But there are good reasons to think this picture is too gloomy. First, most voters remain strongly in favour of climate action: 93 percent of EU citizens see climate change as a serious problem. Younger people in general are more pro-environmental. Right-wing climate denier parties may be able to latch on to certain issues, or win locally, but their electoral appeal on this issue is limited.

Second, low-carbon energy is winning the race in some sectors on its own merits – in solar and wind power, electric cars and increasingly batteries and heat pumps. There is plenty of work to be done in areas such as heavy industry, shipping and air travel. But here too, good solutions are starting to emerge. Governments should make inefficient and carbon-intensive consumer goods as unfashionable as smoking.

Battleground Asia

Third, the battle against climate change won’t be won or lost in Europe or even the US – it will be in Asia, which concentrates the bulk of global population, economy, greenhouse gas emissions and, increasingly, manufacturing of low-carbon energy systems. Governments in China, India, Indonesia and elsewhere are pursuing a mix of sometimes contradictory policies that support clean energy deployment at the same time as coal for domestic supply security.

But their politics don’t map on to the Western left-right divide. Large majorities –71 percent in India, 72 percent in Vietnam, 80 percent in Brazil – say they are “alarmed” or “concerned” about climate change, well above levels in the US, UK or Germany.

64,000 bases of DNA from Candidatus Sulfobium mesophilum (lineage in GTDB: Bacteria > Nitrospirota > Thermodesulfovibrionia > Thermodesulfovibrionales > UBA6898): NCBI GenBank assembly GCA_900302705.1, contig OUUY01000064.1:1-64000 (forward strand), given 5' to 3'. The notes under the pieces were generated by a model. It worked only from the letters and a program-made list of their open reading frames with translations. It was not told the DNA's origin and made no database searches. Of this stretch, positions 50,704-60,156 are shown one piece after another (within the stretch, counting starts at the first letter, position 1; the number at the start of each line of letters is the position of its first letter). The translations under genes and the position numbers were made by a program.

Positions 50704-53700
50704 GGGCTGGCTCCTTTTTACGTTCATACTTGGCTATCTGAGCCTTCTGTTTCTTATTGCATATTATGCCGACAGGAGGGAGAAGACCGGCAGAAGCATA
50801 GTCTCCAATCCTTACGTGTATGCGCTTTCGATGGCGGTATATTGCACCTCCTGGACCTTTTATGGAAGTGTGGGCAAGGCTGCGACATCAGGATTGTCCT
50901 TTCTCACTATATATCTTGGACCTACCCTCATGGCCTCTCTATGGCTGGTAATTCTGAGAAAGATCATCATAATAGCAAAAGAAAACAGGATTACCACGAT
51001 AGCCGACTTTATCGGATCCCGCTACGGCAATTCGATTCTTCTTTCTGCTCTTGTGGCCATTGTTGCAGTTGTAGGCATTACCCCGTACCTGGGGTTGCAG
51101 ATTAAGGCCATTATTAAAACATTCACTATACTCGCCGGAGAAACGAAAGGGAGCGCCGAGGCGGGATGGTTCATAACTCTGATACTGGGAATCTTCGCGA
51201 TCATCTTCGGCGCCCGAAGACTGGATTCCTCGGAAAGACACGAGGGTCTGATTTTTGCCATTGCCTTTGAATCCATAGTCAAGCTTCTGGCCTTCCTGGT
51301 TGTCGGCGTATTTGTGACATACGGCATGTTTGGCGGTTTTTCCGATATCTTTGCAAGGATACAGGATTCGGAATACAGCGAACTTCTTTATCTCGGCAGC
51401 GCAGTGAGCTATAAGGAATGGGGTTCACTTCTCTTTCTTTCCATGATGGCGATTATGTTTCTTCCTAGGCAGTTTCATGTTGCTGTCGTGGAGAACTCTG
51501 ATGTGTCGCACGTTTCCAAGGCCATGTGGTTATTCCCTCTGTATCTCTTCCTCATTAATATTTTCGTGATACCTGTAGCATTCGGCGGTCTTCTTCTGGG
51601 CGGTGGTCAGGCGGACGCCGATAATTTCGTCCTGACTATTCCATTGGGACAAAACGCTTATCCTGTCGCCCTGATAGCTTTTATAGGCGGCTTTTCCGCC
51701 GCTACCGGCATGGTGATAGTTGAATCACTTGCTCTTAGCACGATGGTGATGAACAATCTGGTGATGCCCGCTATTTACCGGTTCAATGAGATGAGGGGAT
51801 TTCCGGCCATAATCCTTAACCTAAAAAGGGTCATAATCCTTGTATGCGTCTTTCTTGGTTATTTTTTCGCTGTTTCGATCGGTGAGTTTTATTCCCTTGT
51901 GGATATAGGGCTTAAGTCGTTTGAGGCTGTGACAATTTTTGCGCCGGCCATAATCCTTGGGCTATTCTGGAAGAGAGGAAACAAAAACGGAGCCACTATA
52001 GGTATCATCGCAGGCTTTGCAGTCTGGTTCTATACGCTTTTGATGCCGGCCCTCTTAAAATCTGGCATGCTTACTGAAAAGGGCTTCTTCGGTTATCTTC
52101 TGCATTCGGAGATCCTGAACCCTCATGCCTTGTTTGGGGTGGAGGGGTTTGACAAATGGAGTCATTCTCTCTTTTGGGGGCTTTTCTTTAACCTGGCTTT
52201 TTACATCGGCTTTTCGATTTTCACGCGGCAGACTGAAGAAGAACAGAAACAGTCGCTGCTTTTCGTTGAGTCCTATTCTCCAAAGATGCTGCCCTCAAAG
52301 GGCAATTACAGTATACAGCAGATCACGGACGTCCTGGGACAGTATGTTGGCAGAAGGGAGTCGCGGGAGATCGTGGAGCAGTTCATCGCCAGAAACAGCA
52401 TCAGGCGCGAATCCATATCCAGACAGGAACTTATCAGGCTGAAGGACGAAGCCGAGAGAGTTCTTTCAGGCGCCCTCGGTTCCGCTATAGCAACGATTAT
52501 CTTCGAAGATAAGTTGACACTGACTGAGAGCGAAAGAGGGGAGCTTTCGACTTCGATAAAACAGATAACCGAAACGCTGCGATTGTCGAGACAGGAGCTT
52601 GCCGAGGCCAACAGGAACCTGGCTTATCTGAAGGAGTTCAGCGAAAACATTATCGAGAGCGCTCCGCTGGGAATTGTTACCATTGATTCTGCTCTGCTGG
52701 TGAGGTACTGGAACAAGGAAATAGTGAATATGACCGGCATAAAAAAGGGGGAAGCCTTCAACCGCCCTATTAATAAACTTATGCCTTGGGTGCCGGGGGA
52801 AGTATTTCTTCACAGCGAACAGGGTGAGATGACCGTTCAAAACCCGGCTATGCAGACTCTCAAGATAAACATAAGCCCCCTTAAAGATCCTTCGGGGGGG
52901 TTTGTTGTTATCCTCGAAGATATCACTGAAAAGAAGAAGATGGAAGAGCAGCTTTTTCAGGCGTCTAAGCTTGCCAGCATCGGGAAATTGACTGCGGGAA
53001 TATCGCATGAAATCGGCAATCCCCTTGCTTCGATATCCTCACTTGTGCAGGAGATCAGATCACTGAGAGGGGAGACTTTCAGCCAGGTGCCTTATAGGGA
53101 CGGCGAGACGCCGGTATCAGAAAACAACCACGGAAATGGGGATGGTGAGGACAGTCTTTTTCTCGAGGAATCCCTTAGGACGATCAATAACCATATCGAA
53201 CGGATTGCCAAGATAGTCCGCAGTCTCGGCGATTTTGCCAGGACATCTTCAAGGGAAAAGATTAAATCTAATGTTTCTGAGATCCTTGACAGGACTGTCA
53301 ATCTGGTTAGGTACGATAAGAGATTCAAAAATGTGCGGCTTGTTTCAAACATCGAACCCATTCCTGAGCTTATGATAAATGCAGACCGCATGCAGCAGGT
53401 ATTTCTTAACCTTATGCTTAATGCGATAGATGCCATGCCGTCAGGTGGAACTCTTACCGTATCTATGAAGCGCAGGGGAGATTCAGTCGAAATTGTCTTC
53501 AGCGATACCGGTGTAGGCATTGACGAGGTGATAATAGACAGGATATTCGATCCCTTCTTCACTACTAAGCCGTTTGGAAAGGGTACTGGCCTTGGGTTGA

So what can pro-environmental parties of the centre and left do? It would be foolish to back off their climate policies. That would dampen enthusiasm from their natural supporters, while seeming to concede that the anti-environmental voices are right.

German nuclear exit

But, environmentally-minded parties have not helped themselves with foolish and ideological policies. Germany’s nuclear exit is perhaps the most egregious, driving up customers’ bills, making energy-intensive industries struggle, and increasing greenhouse gas emissions.


Almost without exception, environmental organisations and “Green” parties are against nuclear power and carbon capture and storage, despite the overwhelming mass of studies showing they are crucial to any hopes of meeting net-zero carbon goals. Other essential projects for meeting climate goals, including electricity transmission, mines for crucial energy transition minerals such as copper and lithium, and even offshore wind farms, face reflexive opposition from Bananas – Build Absolutely Nothing Anywhere Near Anyone.

Demonising domestic oil and gas production even while fossil fuels continue to be required is similarly counterproductive – hitting energy security, employment and tax revenues. Demonising them, instead of providing a realistic path to energy transition including carbon capture and geothermal energy, hits climate-friendly parties in key districts.

Making green technologies attractive

Bans – of petrol and diesel cars, or new gas boilers – may be environmentally sensible but politically toxic. People don’t like being told what to do. It was not necessary to ban horse-drawn carriages in the early 1900s on the grounds of their manure production. Gas fires replaced coal in the 1960s with the help of clean-air legislation but also because they were cleaner inside the home, easier to turn on and off and did not need daily cleaning.

Similarly, it would be better to use taxes and the steadily improving performance and economic attractiveness of green technologies to make carbon-intensive systems obsolete and unfashionable.

Most of all, climate-friendly political forces need to shun the hair-shirt policies of guilt and denial. They must build a positive story – that of technological innovation, hope, a cleaner, fairer, safer, more prosperous world. And they should pick their battles – but have the courage of their convictions.